Daily World News Digest 20 January 2020

Missing Persons Institute urges BIH authorities to support families

Representatives of the Advisory Board of the Missing Persons Institute (MPI) of Bosnia and Herzegovina have urged the BIH authorities to implement the missing persons law, which provides for support to families of the missing, the Sarajevo Times reports. The Advisory Board members were speaking during a visit to the Headquarters of the International Commission on Missing Persons (ICMP) in The Hague, where they were briefed on ICMP’s continuing support for BIH, including DNA-based identifications, and the pioneering use of Massively Parallel Sequencing (MPS), which can significantly increase the possibility of making identifications.

Two victims of the Srebrenica Genocide identified

Two victims of the Srebrenica Genocide whose remains were exhumed from the Liplje and Kamenica mass graves in Zvornik have been identified using DNA analysis, the Sarajevo Times reports. The paper notes that the International Commission on Missing Persons (ICMP) has assisted in identifying almost 7,000 of the 8,000 persons who were missing following the 1995 genocide.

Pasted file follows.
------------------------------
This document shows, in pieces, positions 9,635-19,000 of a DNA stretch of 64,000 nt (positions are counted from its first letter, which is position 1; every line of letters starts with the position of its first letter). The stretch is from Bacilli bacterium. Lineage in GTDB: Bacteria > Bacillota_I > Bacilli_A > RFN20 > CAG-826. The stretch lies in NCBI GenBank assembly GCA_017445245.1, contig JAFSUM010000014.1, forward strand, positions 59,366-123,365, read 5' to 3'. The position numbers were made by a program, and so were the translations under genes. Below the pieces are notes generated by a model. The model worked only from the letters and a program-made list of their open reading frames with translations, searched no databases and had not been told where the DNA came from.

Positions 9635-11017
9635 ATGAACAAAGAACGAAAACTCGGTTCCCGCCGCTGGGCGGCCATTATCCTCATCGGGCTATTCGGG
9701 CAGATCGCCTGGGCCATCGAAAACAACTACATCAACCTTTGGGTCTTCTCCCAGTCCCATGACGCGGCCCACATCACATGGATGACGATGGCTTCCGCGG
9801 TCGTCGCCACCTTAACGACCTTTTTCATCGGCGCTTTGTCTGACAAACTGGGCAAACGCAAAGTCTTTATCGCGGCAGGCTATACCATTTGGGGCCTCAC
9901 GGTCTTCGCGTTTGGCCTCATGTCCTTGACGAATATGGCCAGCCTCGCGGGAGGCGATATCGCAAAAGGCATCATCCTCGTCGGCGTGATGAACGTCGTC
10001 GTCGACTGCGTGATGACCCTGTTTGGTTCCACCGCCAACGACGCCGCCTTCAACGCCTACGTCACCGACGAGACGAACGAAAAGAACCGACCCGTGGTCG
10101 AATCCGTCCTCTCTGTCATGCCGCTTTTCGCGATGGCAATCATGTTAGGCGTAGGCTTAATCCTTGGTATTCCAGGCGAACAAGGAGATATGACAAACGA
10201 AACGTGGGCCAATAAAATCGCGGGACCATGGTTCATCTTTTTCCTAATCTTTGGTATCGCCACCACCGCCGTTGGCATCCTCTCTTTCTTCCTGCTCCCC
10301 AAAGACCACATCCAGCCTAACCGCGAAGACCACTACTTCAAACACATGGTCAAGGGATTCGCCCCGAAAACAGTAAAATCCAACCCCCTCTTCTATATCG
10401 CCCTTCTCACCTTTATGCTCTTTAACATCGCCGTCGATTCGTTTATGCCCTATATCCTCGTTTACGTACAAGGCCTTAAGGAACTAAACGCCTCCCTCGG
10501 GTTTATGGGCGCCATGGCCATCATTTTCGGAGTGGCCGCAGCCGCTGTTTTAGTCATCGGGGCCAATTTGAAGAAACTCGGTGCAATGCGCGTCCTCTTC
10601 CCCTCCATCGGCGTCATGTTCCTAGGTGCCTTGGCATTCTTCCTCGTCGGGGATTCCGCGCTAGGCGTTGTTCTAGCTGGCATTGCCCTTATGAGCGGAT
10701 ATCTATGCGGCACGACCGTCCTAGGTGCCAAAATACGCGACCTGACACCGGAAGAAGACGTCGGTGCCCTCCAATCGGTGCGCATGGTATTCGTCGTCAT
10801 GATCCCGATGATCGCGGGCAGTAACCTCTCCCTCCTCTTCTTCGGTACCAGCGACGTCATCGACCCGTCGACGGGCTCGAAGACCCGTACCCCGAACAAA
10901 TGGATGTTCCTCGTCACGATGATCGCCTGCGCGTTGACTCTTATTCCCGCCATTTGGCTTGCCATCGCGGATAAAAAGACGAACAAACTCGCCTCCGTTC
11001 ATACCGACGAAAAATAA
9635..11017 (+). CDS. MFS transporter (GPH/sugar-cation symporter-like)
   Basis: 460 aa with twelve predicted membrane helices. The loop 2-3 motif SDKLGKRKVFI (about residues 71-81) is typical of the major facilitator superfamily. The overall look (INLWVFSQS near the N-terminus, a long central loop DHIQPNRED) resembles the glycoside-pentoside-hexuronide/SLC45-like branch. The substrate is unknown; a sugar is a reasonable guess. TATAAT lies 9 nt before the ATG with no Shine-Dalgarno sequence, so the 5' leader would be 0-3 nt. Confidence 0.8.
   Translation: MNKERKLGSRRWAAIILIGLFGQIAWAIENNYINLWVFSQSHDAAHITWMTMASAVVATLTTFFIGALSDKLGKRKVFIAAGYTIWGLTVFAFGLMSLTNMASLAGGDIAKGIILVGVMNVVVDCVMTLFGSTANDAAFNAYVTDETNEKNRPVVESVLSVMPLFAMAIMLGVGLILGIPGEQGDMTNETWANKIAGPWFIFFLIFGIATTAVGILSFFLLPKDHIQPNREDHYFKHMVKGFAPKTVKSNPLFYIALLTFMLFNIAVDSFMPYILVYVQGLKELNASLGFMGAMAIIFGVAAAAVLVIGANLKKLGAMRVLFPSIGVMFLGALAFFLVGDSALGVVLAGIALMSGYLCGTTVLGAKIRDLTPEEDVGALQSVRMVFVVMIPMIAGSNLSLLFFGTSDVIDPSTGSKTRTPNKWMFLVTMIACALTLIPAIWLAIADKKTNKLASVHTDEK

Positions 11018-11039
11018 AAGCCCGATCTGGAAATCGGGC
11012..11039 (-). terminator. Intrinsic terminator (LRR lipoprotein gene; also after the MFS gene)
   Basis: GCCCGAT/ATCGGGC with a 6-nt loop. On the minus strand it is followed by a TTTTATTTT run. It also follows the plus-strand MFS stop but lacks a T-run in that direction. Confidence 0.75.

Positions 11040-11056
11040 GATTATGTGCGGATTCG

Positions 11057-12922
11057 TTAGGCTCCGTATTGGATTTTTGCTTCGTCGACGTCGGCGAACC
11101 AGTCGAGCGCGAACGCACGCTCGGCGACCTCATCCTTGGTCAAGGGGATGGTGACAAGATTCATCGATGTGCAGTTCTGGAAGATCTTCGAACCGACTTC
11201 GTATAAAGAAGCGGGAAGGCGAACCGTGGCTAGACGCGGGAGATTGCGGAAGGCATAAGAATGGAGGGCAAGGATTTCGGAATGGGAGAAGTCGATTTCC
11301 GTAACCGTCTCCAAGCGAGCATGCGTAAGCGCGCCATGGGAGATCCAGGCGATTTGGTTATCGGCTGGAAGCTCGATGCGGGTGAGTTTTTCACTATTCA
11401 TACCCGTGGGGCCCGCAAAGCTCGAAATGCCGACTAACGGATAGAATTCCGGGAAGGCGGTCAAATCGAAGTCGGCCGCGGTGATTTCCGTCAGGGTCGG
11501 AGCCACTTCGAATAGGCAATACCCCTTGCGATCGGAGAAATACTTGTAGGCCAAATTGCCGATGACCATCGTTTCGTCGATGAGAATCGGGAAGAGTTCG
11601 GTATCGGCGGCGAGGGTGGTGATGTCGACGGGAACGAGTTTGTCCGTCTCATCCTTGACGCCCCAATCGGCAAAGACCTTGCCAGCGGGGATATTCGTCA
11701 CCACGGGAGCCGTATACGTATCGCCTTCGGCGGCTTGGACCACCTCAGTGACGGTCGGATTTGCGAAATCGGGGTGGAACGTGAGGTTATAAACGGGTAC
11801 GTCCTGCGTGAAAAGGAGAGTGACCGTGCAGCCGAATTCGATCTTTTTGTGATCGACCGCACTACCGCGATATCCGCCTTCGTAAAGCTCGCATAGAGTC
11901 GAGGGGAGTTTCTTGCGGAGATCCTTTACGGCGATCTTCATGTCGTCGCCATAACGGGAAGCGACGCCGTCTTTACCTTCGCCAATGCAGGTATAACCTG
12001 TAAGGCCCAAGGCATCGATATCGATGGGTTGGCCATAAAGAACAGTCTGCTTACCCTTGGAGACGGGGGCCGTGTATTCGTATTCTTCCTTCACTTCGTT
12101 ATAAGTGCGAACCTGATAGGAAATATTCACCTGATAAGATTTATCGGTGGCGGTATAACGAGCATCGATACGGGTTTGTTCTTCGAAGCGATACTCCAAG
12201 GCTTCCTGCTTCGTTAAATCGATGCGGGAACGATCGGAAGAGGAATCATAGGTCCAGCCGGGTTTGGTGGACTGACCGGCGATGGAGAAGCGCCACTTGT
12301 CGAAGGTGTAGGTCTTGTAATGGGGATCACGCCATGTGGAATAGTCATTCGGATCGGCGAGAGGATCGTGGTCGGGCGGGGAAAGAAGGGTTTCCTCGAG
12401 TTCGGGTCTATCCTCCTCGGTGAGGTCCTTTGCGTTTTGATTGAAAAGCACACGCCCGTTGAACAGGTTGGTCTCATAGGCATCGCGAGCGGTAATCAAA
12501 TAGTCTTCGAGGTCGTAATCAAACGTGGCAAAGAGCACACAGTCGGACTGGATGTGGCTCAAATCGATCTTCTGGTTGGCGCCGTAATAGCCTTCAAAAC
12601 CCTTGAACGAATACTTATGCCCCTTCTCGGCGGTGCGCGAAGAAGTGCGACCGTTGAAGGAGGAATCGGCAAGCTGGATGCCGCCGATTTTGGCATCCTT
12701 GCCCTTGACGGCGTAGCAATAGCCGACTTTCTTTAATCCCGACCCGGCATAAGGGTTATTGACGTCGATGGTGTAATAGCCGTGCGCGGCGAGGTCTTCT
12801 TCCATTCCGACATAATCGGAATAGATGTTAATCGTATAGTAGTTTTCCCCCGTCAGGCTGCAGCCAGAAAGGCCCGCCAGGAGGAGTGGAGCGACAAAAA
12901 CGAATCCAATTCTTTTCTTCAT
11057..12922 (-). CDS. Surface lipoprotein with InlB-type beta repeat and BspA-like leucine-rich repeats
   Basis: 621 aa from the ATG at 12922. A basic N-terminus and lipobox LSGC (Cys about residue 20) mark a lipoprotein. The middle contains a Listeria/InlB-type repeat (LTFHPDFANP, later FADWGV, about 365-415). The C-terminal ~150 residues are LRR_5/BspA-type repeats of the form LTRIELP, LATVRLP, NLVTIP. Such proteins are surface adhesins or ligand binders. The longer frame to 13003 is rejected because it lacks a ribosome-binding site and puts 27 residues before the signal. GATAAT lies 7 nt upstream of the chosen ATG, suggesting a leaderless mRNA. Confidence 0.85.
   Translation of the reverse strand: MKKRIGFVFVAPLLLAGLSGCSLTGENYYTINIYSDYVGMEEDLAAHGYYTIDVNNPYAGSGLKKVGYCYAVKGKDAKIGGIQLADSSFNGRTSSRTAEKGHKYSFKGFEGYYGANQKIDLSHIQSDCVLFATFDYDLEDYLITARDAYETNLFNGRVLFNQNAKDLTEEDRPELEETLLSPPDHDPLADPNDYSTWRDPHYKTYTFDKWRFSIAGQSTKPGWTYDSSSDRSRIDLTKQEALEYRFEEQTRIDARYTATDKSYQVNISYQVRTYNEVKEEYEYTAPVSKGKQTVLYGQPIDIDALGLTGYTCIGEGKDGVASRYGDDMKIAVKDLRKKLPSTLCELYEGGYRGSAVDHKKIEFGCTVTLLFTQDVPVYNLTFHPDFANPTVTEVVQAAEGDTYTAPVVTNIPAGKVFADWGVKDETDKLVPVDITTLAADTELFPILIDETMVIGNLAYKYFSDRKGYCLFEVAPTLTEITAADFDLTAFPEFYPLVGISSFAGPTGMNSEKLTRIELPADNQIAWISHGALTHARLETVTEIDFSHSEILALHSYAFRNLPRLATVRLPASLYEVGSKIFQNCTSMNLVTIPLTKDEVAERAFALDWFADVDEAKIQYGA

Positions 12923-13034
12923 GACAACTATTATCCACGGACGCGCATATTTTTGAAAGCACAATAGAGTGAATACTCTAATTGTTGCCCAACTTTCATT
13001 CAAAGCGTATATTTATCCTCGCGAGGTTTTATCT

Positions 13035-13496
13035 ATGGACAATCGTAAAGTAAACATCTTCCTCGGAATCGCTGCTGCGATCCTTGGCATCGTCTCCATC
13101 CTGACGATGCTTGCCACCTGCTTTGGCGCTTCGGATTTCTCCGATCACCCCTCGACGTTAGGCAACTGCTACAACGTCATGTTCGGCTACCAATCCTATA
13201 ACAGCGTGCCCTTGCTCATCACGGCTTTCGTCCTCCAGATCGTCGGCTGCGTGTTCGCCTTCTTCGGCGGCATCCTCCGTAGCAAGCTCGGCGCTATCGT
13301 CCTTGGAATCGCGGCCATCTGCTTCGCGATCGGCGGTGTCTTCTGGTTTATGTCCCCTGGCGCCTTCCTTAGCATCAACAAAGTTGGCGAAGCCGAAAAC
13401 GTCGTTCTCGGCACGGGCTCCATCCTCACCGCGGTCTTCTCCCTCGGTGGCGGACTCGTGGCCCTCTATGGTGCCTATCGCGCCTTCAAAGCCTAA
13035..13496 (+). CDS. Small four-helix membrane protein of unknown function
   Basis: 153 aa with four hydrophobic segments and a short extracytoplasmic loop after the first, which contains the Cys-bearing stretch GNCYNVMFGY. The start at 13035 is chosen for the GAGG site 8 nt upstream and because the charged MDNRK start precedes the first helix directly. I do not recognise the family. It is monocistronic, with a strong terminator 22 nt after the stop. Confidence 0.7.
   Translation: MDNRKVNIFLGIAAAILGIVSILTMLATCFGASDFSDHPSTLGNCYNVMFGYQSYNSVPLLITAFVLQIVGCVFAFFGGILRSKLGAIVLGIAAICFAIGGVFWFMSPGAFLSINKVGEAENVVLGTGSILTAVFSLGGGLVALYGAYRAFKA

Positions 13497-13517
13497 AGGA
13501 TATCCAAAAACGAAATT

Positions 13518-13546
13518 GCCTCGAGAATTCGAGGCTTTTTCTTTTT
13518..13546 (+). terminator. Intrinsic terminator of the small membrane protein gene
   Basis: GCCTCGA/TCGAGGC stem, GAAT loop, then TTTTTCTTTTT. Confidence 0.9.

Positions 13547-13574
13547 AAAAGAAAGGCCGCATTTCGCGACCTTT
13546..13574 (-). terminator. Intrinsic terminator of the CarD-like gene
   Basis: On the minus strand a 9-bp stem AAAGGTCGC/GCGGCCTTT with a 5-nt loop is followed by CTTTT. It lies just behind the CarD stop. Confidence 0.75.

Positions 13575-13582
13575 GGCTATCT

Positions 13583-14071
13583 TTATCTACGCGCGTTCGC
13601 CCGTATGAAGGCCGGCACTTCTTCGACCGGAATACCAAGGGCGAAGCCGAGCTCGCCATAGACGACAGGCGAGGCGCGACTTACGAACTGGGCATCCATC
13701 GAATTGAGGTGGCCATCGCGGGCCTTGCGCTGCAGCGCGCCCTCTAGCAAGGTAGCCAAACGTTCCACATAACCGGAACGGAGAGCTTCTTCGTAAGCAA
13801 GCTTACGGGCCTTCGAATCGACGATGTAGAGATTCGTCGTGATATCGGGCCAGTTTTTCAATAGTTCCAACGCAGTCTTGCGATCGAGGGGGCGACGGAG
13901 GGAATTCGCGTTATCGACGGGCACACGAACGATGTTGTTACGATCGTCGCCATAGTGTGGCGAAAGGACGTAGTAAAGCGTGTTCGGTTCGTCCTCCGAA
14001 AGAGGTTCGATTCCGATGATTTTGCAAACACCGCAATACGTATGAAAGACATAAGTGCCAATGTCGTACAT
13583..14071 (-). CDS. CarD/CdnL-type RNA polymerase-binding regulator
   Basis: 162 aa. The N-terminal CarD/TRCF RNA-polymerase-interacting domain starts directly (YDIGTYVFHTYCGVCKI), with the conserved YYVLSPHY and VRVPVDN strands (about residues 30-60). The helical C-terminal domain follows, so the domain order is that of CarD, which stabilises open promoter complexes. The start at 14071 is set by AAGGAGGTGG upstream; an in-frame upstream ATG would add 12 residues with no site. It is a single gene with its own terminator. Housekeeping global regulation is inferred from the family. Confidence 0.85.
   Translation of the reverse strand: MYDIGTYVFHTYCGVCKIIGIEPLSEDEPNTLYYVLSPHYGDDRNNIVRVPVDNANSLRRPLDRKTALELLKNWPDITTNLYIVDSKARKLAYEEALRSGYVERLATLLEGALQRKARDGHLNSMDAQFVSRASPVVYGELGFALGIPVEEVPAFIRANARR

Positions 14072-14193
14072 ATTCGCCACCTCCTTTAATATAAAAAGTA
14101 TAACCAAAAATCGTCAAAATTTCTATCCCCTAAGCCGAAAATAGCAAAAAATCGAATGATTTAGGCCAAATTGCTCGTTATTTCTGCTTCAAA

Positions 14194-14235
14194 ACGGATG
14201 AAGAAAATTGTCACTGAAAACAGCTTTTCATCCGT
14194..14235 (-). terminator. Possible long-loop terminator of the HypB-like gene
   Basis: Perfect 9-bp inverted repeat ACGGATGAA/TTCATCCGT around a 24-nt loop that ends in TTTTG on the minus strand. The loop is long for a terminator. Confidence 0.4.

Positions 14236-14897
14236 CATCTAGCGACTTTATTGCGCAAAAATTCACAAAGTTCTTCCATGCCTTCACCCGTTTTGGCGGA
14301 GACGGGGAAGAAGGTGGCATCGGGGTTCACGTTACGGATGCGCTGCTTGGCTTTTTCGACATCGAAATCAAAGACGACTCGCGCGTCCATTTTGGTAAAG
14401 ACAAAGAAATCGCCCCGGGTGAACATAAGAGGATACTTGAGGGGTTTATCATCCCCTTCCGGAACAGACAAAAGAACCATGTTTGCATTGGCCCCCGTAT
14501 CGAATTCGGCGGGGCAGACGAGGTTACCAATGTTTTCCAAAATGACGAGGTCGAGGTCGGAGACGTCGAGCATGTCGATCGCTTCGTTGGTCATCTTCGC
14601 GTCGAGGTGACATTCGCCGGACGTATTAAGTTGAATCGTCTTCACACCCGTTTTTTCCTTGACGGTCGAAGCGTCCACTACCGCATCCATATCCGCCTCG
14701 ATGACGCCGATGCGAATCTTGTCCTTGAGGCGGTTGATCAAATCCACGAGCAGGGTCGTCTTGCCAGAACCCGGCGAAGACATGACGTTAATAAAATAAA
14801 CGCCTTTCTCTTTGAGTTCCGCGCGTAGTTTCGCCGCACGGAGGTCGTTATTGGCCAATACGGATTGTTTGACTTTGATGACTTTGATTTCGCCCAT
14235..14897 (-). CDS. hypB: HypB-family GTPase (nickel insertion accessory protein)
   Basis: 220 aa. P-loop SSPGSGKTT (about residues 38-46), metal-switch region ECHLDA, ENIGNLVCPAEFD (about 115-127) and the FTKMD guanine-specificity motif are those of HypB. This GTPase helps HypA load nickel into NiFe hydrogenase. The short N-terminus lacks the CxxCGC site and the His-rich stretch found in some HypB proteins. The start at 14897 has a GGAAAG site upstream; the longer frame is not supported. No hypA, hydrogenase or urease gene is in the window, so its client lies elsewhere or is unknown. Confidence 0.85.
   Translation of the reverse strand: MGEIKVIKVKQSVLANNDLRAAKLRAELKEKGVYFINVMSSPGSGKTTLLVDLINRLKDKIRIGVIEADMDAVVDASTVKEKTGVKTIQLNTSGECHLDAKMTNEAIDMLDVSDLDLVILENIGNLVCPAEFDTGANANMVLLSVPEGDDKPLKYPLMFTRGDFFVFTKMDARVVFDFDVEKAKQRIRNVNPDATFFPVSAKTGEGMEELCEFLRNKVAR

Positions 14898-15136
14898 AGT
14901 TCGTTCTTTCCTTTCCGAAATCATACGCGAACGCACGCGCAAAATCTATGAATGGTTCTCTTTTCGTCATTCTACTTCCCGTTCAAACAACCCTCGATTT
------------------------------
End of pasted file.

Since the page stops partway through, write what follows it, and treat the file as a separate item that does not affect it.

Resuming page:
Croatia: remains of four people exhumed near Vukovar

The remains of four people, believed to have been killed during the 1990s war in Croatia, have been excavated from a mass grave in the village of Marinci in Eastern Croatia, N1 reports. According to the Croatian Ministry of War Veterans’ Affairs, identification of the victims will be conducted at the Institute for Forensics in Zagreb.

UN calls for release of kidnapped Libyan parliament member

The United Nations Support Mission in Libya (UNSMIL) has demanded the release of Siham Sergewa, a member of the Libyan House of Representatives, who was kidnapped and taken to an unknown location six months ago in the eastern city of Benghazi. The UN has called for the immediate release of all victims of forced disappearance and for those responsible to be held accountable.

Sri Lanka to legalize impunity for intelligence officials

The new government of Sri Lanka has approved plans to design laws aimed at granting immunity to members of the country’s intelligence services who have been accused of grave human rights violations, according to Journalists for Democracy in Sri Lanka (JDS). The National Intelligence Act was proposed by President Gotabaya Rajapaksa’s elder brother and State Minister for Defence, Chamal Rajapaksa.

Items in the Daily World News Digest are summaries of published reports relevant to the issue of missing persons, compiled by ICMP staff. These items do not necessarily reflect the position of ICMP.